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Securing Business Workflows and Networks for Partners

Technical White Paper

Published: March 2009


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Products & Technologies

Microsoft relies on partners to help provide services for many parts of its business, including software and hardware development, marketing, sales, and operations. As the number of partner user accounts increases, so do requirements for tight security, integrated collaboration, and streamlined workflow. Microsoft IT wanted to give partners and employees a secure way to access internal resources.

Microsoft IT designed and implemented the extranet environment based on Microsoft technologies, which give partners real-time access to selected resources in real time, yet maintain security and access controls to data.

  • Unified infrastructure provides centralized access control and monitoring.
  • Infrastructure building blocks support rapid scaling up.
  • Microsoft IT can satisfy business needs of diverse departments while maintaining security.
  • Multiple layers of protection exist, from basic network controls to application review and certification.
  • Features are easily customizable for multiple use scenarios.
  • Architecture sets the stage for a future strategy based on the next wave of Microsoft products.
  • Windows Server 2008
  • Microsoft Internet Security and Acceleration Server
  • Terminal Services
  • Internet Information Services
  • Microsoft SQL Server 2008
  • Microsoft Office SharePoint Server 2007, Windows SharePoint Services 3.0
  • Microsoft System Center
  • Active Directory Domain Services, Active Directory Federation Services
  • Microsoft Visual Studio Team System

arrow Executive Summary

arrow Environment Landscape

arrowDesign Considerations


arrowBest Practices


Executive Summary

Outsourcing and using third-party resources to deliver solutions has been a mainstay of IT organizations for years and continues to increase. In fact, according to Gartner, outsourcing will continue to grow in 2009 despite the economic slowdown. Microsoft, like other corporations, uses vendor resources to help carry out many parts of its business functions. For example, Microsoft uses vendors to fulfill hardware manufacturing, retail software production, and code creation for products. To support the business needs for vendor involvement with Microsoft business units, Microsoft Information Technology (Microsoft IT) designed and implemented an extranet environment that was flexible enough to accommodate many usage scenarios, yet followed best practices for security, operability, and scalability.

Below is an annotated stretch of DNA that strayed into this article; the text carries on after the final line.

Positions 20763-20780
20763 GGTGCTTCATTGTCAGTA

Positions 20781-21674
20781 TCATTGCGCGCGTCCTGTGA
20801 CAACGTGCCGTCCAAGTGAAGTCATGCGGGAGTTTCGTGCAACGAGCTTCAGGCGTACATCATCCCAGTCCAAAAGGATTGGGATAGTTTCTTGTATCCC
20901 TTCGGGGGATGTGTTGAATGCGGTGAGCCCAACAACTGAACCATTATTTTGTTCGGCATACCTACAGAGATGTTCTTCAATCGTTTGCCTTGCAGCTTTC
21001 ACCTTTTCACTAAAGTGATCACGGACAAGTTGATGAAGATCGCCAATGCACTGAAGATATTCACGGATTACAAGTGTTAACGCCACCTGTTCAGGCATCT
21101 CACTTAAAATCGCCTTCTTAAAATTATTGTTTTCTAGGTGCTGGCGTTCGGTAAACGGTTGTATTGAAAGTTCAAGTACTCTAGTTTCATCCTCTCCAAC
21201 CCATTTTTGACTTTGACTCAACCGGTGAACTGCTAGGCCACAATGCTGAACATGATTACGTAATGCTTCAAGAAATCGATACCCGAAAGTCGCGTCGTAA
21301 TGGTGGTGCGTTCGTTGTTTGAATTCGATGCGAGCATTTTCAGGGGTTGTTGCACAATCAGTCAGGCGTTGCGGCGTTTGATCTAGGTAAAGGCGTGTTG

In designing the environment, Microsoft IT overcame many challenges related to balancing the need to provide features and usability with security and scalability. These challenges included vendor account provisioning and maintenance, exposure of specific internal services and line-of-business (LOB) applications, and handling exceptions to overall constraints. By analyzing each use scenario and designing an infrastructure that scaled according to demand, using security best practices such as the principle of least privilege, and performing security audits, Microsoft IT created an environment that met business needs, yet did not compromise security requirements.

Currently, the extranet supports more than 120,000 user accounts. The environment offers users many features, including the following:

  • Security-enhanced virtual private network (VPN) and terminal server access
  • Source code management and development
  • Document collaboration and version control
  • Workflow and project management
  • Outsourced call-center telephony and manufacturing support

By first developing a solid foundation that took into account network controls, firewall restrictions, server hardening, and application hardening, Microsoft IT not only provided business units with the features requires to support vendor engagement, but also paved the way for future services.

This white paper is intended for business and technical decision makers. It assumes that the reader has a working knowledge of the Windows Server® 2008 operating system, Active Directory® Domain Services (AD DS), Microsoft® Internet Security and Acceleration (ISA) Server, Internet Information Services (IIS), and general security design principles.

Note: For security reasons, the sample names of forests, domains, internal resources, organizations, and internally developed security file names used in this paper do not represent real resource names used within Microsoft and are for illustration purposes only.

Environment Landscape

Microsoft IT maintains more than 500 offices worldwide. These offices support more than 90,000 employees, 120,000 vendor and partner users, and thousands of line-of-business applications for services such as licensing, order management, product activation, and services and sales. The network includes more than 400,000 Ethernet ports, thousands of servers, and multiple high-speed wide area network (WAN) links. Figure 1 shows a summary of the data centers, extranet server distribution, and associated user loads of the network infrastructure.